Living in Huntington was the best. You could never meet friendlier people. In fact, a large number of my followers on my Facebook page are long-time friends and former students who wish to see me succeed. Even though I have not lived in Huntington since 1982, they consider me part of them.  It is the way of things in my hometown. People still stop to assist others. You can bet that one of your new neighbors will show up on your doorstep with a smile of welcome and a chocolate cake for your sweet tooth. A person can still purchase a frosted mug of root beer at the FrostTop drive in, the best hotdogs at Stewarts, and yummy pork sandwiches at Midway Drive Thru. Growing up, we did not go to Crispy Creme We went for long walks, rode our bikes, and simply enjoyed life. Our parents never worried for our safety, for even strangers were helpful. It is a community with strong Scottish, Irish, Welsh, and German ties.

I was an only child. A Navy military brat. Part of the Sputnik generation. I skipped grades in school. Was crippled with Rheumatic fever until I was 5. Played with my two cousins. Respected my elders. Enjoyed the outdoors. Loved to listen to the stories around the dinner table. Attended church regularly. Recognized we were poor, but was proud of how my mother always kept us safe. Read everything placed before me. Mine ideal life for I knew friends, family, and love.

Regina Jeffers Interview - childhood photo


How would you describe yourself – temperamental or easy-going?

I often say I am a “lead, follow, or get out of my way” type of person. I am one of those people that if I am in a crowd, I become the authority in charge. Although I do not consider myself high maintenance, I guess I would say temperamental. Those of us raised during the Second World War forward understand the idea of females claiming their own while still knowing certain subjugation to males. I tend to be a type-A personality – bordering on OCD when it comes to some facets of my life. LOL! I am a perfectionist and my own worst critic. I was once a “clean freak,” but having children broke that exacting habit.


When it comes to food do you like sweet or savoury or both?

Although I like something salty periodically, I do avoid too much sodium in my diet. I will be 69 in September, and my physician is most insistent upon that fact. As to spicy food, I generally avoid it for I have an esophageal ulcer. That simply leaves me with my sweet tooth – generally ice cream for I do love Magnum Gold and Double Caramel bars. That being said, I have been a vegetarian for many years. I do eat fish for protein and for the iron component.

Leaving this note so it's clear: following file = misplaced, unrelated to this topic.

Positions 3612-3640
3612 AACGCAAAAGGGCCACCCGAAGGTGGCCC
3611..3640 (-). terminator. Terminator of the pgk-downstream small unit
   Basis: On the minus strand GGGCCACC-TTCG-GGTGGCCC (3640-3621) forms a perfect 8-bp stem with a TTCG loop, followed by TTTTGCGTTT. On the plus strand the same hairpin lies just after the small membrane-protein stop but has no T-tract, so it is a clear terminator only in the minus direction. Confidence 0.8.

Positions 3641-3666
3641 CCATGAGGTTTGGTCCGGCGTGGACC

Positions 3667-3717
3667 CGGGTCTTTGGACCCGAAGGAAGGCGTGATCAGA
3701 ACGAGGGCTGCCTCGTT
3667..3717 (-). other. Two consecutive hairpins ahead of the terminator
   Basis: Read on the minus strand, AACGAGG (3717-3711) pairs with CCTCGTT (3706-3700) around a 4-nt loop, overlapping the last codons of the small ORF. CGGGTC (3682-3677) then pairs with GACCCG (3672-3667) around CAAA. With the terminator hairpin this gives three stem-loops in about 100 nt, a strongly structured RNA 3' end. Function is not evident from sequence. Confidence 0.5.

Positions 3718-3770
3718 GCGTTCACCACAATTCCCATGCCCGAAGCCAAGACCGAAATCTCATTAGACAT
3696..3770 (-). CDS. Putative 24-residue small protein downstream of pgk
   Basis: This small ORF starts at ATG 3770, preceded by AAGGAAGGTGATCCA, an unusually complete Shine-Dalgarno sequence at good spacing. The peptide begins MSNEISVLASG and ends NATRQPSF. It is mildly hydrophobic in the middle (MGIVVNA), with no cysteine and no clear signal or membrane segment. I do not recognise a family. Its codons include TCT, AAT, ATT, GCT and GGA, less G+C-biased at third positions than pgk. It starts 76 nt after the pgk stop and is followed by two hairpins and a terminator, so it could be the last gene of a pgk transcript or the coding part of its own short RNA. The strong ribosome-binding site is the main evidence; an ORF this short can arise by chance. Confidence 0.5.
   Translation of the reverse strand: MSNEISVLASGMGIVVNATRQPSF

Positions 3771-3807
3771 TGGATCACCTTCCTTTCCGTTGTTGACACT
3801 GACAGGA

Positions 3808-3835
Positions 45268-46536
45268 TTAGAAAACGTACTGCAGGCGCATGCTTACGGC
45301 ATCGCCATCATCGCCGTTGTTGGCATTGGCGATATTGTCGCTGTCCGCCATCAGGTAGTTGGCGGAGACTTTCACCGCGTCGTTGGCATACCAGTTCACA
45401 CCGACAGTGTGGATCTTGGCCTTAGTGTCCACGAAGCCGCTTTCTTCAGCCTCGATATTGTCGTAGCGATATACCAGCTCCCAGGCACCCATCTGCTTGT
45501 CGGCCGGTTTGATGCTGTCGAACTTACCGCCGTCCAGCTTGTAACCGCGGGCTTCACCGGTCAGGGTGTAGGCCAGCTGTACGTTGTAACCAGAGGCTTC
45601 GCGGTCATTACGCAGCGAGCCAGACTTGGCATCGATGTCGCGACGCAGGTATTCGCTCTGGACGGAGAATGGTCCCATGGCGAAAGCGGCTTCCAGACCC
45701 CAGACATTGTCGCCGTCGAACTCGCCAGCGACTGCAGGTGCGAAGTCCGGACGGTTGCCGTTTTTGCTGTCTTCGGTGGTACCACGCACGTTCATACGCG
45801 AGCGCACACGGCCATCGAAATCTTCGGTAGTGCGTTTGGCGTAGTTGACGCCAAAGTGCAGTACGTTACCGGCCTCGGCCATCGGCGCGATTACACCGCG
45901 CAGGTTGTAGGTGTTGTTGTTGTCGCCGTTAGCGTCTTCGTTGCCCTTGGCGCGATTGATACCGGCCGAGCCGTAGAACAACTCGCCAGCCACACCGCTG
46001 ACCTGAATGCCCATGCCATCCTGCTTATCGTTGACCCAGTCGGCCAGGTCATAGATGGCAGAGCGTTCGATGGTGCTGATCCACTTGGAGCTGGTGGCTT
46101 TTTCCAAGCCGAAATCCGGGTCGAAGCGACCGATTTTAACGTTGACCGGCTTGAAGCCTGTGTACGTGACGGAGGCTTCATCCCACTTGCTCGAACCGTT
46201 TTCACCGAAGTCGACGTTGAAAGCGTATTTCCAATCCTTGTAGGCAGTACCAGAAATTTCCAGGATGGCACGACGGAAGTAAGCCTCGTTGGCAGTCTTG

What is your most treasured possession?

Needless to say, my son and grandchildren are more important than any physical possessions, but I do hold onto some items close to my heart. From my grandmother, I have a necklace and bracelet that is made from pink gold. There are so unusual, that I receive lots of compliments on them. I also have a bicycle that has the original 1947 license plate on it. It was a used bike and my first one.


If you were able to afford a second home anywhere in the world where would you choose and why?

It will sound as if I am just playing to the British “card,”  but I would choose a home in the UK. I said earlier that I was a military brat, but I was also a military wife. I have seen enough of the world. I do not require a tropical beach. Give me England’s rain. When I did the ancestry.com DNA test, my ancestral results came back as 99.7% being from England, Scotland, Wales, Ireland, and western Europe. One could put a large glass tumbler over the British Isles on a map, draw a circle, and you would mark my ancestral roots. At my age, learning more of my family in the UK and Germany would serve me well. Plus, I could explore the fascinating history that consumes my waking hours.


Finally, what has been your most embarrassing moment?

I have had my fair share of falls, guffaws, misspeaks, and pure “blonde” moments. Yet, the most embarrassing one was when I went into labor in the middle of my theatre class. I was nearly two months early. While my students were practicing scenes, I walked across the room to the file cabinet to retrieve another list of play excerpts from which they could choose to perform for their acting finals. Unfortunately, my son decided to make himself known at just that moment. My water broke, flooding my slacks and oozing onto the floor. My acting class suddenly became “marriage and family life.”


Thank you for taking time out to be here today and sharing these interesting facts about yourself, Regina.

This was great fun, Carol. Thank you for hosting me today. The questions had me laughing good-naturedly at my shortcomings.


If you would like to find out more about Regina, her books and her blog, here are the links:

Website: http://reginajeffers.com
Blog: https://reginajeffers.wordpress.com/
Goodreads: https://www.goodreads.com/author/show/1153072.Regina_Jeffers
Facebook: https://www.facebook.com/Regina-Jeffers-Author-Page-141407102548455
Twitter: https://twitter.com/reginajeffers